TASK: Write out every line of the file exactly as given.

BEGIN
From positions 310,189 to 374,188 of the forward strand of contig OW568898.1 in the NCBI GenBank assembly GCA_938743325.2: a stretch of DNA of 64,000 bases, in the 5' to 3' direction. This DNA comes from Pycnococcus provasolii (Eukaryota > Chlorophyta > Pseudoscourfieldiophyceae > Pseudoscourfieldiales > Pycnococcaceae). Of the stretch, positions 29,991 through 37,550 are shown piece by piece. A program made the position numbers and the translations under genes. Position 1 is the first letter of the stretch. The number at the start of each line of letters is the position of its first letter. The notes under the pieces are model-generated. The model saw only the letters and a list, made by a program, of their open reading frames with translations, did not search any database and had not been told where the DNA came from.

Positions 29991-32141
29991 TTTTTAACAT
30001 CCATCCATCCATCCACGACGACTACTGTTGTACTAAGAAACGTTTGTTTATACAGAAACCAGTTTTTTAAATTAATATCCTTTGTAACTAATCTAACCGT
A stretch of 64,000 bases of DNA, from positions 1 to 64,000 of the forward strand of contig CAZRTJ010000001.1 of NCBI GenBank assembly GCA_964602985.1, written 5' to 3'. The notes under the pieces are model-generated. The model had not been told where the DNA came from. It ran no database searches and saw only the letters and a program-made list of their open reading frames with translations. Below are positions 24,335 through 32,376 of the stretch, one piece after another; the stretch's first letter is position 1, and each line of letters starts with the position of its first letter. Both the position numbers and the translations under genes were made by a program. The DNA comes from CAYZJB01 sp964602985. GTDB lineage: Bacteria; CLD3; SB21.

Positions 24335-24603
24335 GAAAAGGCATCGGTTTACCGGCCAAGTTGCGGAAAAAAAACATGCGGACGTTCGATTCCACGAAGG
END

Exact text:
From positions 310,189 to 374,188 of the forward strand of contig OW568898.1 in the NCBI GenBank assembly GCA_938743325.2: a stretch of DNA of 64,000 bases, in the 5' to 3' direction. This DNA comes from Pycnococcus provasolii (Eukaryota > Chlorophyta > Pseudoscourfieldiophyceae > Pseudoscourfieldiales > Pycnococcaceae). Of the stretch, positions 29,991 through 37,550 are shown piece by piece. A program made the position numbers and the translations under genes. Position 1 is the first letter of the stretch. The number at the start of each line of letters is the position of its first letter. The notes under the pieces are model-generated. The model saw only the letters and a list, made by a program, of their open reading frames with translations, did not search any database and had not been told where the DNA came from.

Positions 29991-32141
29991 TTTTTAACAT
30001 CCATCCATCCATCCACGACGACTACTGTTGTACTAAGAAACGTTTGTTTATACAGAAACCAGTTTTTTAAATTAATATCCTTTGTAACTAATCTAACCGT
A stretch of 64,000 bases of DNA, from positions 1 to 64,000 of the forward strand of contig CAZRTJ010000001.1 of NCBI GenBank assembly GCA_964602985.1, written 5' to 3'. The notes under the pieces are model-generated. The model had not been told where the DNA came from. It ran no database searches and saw only the letters and a program-made list of their open reading frames with translations. Below are positions 24,335 through 32,376 of the stretch, one piece after another; the stretch's first letter is position 1, and each line of letters starts with the position of its first letter. Both the position numbers and the translations under genes were made by a program. The DNA comes from CAYZJB01 sp964602985. GTDB lineage: Bacteria; CLD3; SB21.

Positions 24335-24603
24335 GAAAAGGCATCGGTTTACCGGCCAAGTTGCGGAAAAAAAACATGCGGACGTTCGATTCCACGAAGG